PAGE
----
Charleston, WV - For a nearly a decade, our state’s leading industry has been the target of an economic war. The War On Coal.
Liberals in Washington, D.C., and even within our borders chose our state and nation’s most stable, cheapest energy source to target for destruction. By very definition, that’s against our families, our family budgets and our State of West Virginia.
Now, thanks to the election of President Donald Trump and adding more conservative leaders to our Legislature in Charleston, we have a chance to repair some of the damage and get our state going again.
The coal industry had no safety net. Sadly for our jobs and towns, seemingly every source of energy we don’t produce in West Virginia got help. Industries that don’t employ West Virginians have received free money, tax credits, interest free loans, and absolutely no consequences when they fail to deliver the power we need.
A great example of trying to take back our state from those who sabotage our own local energy industries is a bill I sponsored, Senate Bill 16 (SB 16).
That bill forces the companies who own and operate those giant windmills, as we have in my district, to pay their fair share of property taxes to back our schools and roads.
For 16 years, the wind industry here has gotten a pass on loads of taxes. We estimate the state would add $8 million per year if they simply got the same treatment as our other businesses – about $3.4 million would benefit counties directly.
Wrong-headedly, under folks like then-Governor Joe Manchin, the windmill projects in West Virginia were artificially classified as “pollution control facilities.” That means they were part of a cap and trade scheme, that chose winners from most every energy source that wasn’t coal.
Instead of controlling pollution, these tax credits served to make energy more expensive to consumers. Plus, the line of towers you see in my home of Tucker County produces power that doesn’t even go to West Virginia.
That’s probably good, since wind power costs many times as much for the same electricity we get from burning coal here. The Senate has voted to pass SB 16, which means that these supposed wind farms will pay property taxes that are assessed like any other business. For 16 years, the wind industry has gotten bonuses here superior to most every other state.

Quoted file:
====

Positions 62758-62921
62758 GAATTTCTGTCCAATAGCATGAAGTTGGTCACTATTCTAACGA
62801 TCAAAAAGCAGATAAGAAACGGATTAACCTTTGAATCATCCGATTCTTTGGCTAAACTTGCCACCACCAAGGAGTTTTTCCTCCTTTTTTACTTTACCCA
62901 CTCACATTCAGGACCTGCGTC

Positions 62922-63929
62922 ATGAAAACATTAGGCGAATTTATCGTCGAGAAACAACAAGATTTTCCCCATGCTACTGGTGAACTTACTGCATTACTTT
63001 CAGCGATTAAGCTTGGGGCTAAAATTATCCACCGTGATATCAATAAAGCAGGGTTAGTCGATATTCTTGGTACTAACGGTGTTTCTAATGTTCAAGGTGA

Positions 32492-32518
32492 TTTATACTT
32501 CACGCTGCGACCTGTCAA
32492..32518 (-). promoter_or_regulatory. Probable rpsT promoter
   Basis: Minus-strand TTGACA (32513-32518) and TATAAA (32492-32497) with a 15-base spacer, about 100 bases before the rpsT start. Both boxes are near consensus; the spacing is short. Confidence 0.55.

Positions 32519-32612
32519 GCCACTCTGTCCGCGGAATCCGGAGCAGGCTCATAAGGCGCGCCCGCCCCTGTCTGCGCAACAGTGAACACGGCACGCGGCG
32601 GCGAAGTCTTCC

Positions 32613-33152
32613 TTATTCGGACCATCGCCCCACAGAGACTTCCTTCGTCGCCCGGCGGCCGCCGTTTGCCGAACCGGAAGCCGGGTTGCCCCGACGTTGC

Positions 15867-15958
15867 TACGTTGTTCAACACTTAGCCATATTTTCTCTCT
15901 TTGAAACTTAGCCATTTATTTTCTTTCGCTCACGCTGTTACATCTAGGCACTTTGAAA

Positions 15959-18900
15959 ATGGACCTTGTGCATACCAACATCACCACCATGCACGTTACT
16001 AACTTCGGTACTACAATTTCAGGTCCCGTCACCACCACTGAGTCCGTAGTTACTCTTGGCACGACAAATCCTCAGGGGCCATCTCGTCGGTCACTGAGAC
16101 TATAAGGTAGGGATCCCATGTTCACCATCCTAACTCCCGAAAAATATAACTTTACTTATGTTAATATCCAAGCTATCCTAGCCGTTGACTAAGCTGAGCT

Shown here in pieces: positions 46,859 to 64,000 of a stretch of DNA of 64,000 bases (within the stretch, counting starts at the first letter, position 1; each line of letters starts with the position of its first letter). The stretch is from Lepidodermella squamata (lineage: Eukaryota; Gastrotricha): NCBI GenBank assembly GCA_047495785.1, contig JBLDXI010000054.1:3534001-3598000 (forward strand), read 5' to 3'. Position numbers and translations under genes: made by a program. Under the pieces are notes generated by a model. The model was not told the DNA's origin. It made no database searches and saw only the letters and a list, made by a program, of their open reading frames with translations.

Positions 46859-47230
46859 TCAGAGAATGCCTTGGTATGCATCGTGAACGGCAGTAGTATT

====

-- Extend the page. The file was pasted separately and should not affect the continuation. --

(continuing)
Allowing the industry to continue to operate without paying property taxes while the counties where the windmills are located are forced to close schools, and terminate teachers and law enforcement due to a lack of funds is a ludicrous error.
When you include that a dozen or fewer permanent jobs in West Virginia exist because of these expensive windmills that serve folks in other states, you realize just how unfair all of this is to West Virginia.
It is critical in these difficult economic times that we put coal first, but also make sure that the citizens and our schools and counties get a fair shake. We want to broaden the base of those who pay taxes, to support all the services we value. Our state is faced with an unimaginable financial crisis, and as the Legislature puts together the budget for next year, there will be programs that have to take some pretty hard cuts. It seems pretty unfair to the taxpayers of this state, and the citizens who rely on those important programs, that these corporations get a free pass when so many others do not.
Making sure the wind industry pays appropriate property taxes is a start toward making every tax bill fair and making sure consumers get the best price for the energy they truly want to use.
Let’s put West Virginia first.
Senator Randy Smith, R-Tucker, represents the 14th Senatorial District, which includes Preston, Barbour, Tucker, Taylor, and Hardy counties and parts of Monongalia, Grant, and Mineral counties. He is a coal miner, and is the Chairman of the Senate Committee on Energy, Industry, and Mining.